Let me paint a picture of an assignment I had last year, and perhaps you’ll see the predicament before I’m even finished painting. I was contracted by a huge, urban school district to spend one month inside a specific classroom, assess the needs of 12 multiply disabled students, and train the teacher and five paraprofessionals on the principles of ABA and how to apply them to the individual needs of the students. If you’re thinking, “Hold up – that’s nowhere near enough time to be able to do that,” just wait until you hear the next part – three of the five aides spoke limited English, and I was even more limited in my Spanish. They were kind, willing, friendly people who were eager to learn, but had little to no prior experience.
Now I suppose I could have turned down the assignment, citing all the roadblocks that stood in my way of achieving behavior-analytic perfection in this classroom, but I didn’t. In my view, something is always better than nothing, and I was determined to help this classroom – they needed it. And so I set out to do the best I could with what I had. And what that meant in this situation was making some changes and adjustments to the way I explained things and the way I wrote things. My job wasn’t to turn these paraprofessionals into Board Certified Behavior Analysts, it was to give them a basic and functional understanding of behavior and how to manipulate the environment to cause a change. If I had used our short month together to drill them on terms like “compound stimulus”, “habituation” or “partial interval recording”, we wouldn’t have been able to accomplish much. So I spent more time showing than telling, I wrote behavior plans in layman’s terms, and when there was language barrier, I did the best I could to get around it using Google Translate. And wouldn’t you know – when our month together had come to an end, one student was using PECS fluently, another was on a visual prompt system to decrease inappropriate talking during class, another on an independent academic activity schedule and yet another on a variable interval reinforcement schedule for the absence of aggression. The paraprofessionals were running these things, collecting data, seeing progress and feeling excited about it. I think part of our victory was that I was able to give them usable knowledge without making them feel “less than.” I’ve learned over the years that people don’t ask questions because they don’t want to appear “stupid.” In our field, we can’t afford this – especially since our ultimate goal should always be to fade our services into the hands of others. Just like in the age-old biblical story, we need to teach people how to fish – not just prepare and serve them a flawless Chilean sea bass.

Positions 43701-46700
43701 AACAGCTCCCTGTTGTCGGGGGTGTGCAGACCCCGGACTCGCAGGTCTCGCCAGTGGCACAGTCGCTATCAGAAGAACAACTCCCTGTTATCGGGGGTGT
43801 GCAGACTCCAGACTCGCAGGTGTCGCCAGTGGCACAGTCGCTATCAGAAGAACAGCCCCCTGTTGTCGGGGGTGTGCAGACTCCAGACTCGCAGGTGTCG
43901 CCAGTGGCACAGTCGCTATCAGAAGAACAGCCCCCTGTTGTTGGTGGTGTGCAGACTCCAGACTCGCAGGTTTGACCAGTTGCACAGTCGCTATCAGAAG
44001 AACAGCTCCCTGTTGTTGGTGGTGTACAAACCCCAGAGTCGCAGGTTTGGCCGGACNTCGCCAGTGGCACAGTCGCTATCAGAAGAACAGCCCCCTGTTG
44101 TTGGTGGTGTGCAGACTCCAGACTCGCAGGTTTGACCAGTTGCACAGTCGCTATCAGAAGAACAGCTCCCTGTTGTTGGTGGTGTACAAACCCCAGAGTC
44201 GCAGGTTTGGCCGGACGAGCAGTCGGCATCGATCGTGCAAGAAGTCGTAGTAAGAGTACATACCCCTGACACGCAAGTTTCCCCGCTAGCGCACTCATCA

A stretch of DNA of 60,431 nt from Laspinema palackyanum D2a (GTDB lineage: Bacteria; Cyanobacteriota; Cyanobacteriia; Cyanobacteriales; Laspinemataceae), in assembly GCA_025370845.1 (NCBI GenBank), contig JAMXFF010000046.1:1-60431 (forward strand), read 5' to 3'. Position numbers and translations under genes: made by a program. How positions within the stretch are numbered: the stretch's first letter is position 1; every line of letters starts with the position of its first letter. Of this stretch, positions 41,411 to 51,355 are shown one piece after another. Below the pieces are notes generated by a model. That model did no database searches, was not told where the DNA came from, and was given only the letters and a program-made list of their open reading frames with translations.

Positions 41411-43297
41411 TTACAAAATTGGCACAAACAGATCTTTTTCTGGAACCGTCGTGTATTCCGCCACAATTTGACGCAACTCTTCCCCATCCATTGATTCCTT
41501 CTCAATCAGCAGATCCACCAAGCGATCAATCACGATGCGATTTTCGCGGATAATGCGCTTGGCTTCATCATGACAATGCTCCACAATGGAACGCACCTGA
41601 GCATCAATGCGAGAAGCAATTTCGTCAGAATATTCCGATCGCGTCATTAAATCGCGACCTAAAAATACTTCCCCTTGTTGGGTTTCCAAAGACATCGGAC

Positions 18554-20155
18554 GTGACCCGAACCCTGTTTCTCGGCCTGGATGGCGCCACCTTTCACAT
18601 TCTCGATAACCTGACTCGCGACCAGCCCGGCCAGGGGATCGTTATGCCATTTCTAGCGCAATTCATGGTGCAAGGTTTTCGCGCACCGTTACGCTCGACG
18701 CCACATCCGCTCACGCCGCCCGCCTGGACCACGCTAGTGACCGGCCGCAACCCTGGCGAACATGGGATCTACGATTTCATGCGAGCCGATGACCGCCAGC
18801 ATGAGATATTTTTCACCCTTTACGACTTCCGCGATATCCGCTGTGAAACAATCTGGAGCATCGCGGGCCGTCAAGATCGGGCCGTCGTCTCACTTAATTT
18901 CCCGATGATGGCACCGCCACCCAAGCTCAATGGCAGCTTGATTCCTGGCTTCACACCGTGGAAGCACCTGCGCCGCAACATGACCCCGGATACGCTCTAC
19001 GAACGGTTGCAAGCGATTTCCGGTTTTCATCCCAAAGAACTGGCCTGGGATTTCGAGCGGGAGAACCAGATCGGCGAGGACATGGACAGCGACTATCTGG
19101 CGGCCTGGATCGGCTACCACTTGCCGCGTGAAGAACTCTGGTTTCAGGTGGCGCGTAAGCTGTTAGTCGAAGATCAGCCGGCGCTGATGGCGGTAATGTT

Of course, there is something to be said for staying true to the language of our discipline, and whenever possible, imparting the knowledge of that language to the people we come in contact with. However, it may be more important to take a good look at each situation we’re in, and tailor our treatment (and the explanation of that treatment) accordingly to ensure that people can use it. The first step to positively impacting a life is making sure our clients understand us.
When do you speak technically and when do you loosen up your language? Let us know in the comments below, and remember to subscribe to bSci21 to receive the latest articles directly to your inbox!
Katherine DeCotiis Wiedemann, M.A., BCBA had her very own behavior intervention plan as a kindergartner in 1989. She had to earn five smurf stickers every morning in order to go to recess. Katherine eventually graduated from kindergarten and beyond, and after a false start as a comedic actress (she dropped out of NYU’s Tisch School of the Arts) she found herself very at home in special education and behavior analysis.
After 10 years in the field, she founded Every Child Behavior Solutions, a NJ-based consulting practice that provides behavior-analytic services to school districts, families and anyone else who asks. She loves public speaking, and has done countless school in-service presentations about ABA, as well as for pediatric groups and medical students at the top hospitals in the state.
Be the first to comment on "Talking the Talk and Walking the Walk: In ABA, It Can Be Hard to Do Both."